Canada's Public Safety Minister Vic Toews (C) arrives to testify before the Commons public safety committee on Parliament Hill in Ottawa May 31, 2012.
Credits: REUTERS/CHRIS WATTIE
Luka Rocco Magnotta, 29, is still at large.
The new charges Magnotta faces if he is arrested were announced Friday. The other charges listed on his warrant include first degree murder, indignity to a human body, as well as producing and distributing obscene materials.
Ottawa was hit by rumours Friday a package containing a body part was addressed to the prime minister's residence at 24 Sussex Drive in Ottawa.
"We cannot confirm or deny that information," RCMP Cpl. Laurence Trottier said.
Chinese native Jun Lin, 33, was killed May 24. His torso was found in a suitcase in a garbage heap beside a Montreal building on Tuesday. A foot was sent to the Conservative Party of Canada headquarters the same day, and police located a package containing a hand, destined for the Liberal Party's offices, in a Canada Post sorting plant.
Politicians and their aides in Ottawa have been shocked by the gruesome killing.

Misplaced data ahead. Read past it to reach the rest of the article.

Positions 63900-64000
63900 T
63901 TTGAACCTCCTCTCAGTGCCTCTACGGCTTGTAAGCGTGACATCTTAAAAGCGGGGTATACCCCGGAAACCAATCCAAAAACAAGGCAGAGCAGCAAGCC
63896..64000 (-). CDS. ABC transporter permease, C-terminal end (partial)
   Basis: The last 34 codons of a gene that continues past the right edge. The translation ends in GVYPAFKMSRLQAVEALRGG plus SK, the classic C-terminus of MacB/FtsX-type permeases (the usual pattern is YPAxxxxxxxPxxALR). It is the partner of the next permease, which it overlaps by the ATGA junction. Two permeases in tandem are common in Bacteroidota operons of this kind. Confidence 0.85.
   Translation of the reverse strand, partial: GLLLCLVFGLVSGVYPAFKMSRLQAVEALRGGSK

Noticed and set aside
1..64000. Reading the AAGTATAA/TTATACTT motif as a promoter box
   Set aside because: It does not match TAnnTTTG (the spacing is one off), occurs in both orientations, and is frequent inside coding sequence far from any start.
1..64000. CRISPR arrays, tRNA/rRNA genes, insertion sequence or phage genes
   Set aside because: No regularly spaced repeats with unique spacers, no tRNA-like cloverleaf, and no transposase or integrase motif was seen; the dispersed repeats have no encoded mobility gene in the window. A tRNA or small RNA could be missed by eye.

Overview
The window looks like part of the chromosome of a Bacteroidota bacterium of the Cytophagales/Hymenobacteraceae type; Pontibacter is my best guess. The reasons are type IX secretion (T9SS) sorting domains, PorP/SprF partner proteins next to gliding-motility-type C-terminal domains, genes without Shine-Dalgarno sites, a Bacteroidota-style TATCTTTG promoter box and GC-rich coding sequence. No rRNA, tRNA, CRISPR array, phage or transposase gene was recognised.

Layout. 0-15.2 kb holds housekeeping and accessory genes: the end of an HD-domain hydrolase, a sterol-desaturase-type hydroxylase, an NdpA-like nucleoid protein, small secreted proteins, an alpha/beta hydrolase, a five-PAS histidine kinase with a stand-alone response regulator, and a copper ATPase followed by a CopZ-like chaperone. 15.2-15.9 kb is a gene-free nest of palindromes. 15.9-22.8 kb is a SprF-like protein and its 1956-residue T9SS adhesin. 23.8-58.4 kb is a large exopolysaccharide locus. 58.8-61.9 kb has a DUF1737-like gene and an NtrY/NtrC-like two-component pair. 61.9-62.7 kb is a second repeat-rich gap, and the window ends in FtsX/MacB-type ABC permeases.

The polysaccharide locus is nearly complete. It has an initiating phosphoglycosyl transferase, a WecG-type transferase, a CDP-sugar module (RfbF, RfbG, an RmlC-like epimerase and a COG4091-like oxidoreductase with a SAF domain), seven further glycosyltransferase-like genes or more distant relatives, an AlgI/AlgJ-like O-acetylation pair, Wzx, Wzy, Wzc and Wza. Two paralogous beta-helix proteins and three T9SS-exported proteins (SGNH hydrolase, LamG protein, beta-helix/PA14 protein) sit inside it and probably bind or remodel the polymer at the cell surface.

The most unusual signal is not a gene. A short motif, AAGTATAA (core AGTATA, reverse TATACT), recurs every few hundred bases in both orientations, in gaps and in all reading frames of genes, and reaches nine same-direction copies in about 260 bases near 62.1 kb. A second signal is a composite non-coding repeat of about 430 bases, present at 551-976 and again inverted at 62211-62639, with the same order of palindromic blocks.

On Friday, Public Safety Minister Vic Toews said his so-called Internet snooping bill would help police investigate the shocking murder and dismemberment of a man in Montreal.
"Certainly, that's what the police have told me - that the powers in Bill C-30 are very relevant to this type of investigation in terms of either determining who the individual is, or determining the whereabouts of an individual," said Toews on Friday in Winnipeg.
Bill C-30 would force Internet service providers and cellphone companies to give police information about customers' online activity on request, creating a storm of privacy concerns that have left the bill stalled in the Commons.
Toews offered his condolences to Lin's family.
"We certainly want to extend our deepest sympathies to the family of this individual, and we can assure the Chinese government and the family that police are doing everything in their power to bring the perpetrator of this horrific crime to justice," he said.
Officials at the Chinese Embassy in Ottawa declined comment and referred all questions to China's Montreal consulate, which didn't return calls.
Meanwhile, there's no let-up in the controversy over comments by NDP MP Yvon Godin Wednesday that someone "unhappy" with Canada's direction under the Conservatives could be behind the body part mailings.
"I can't see why he wouldn't want to retract the comment," Tory MP Dean Del Mastro told Sun News Network. "The NDP is a fairly hyper-partisan bunch."
-- with files from Nicole Dube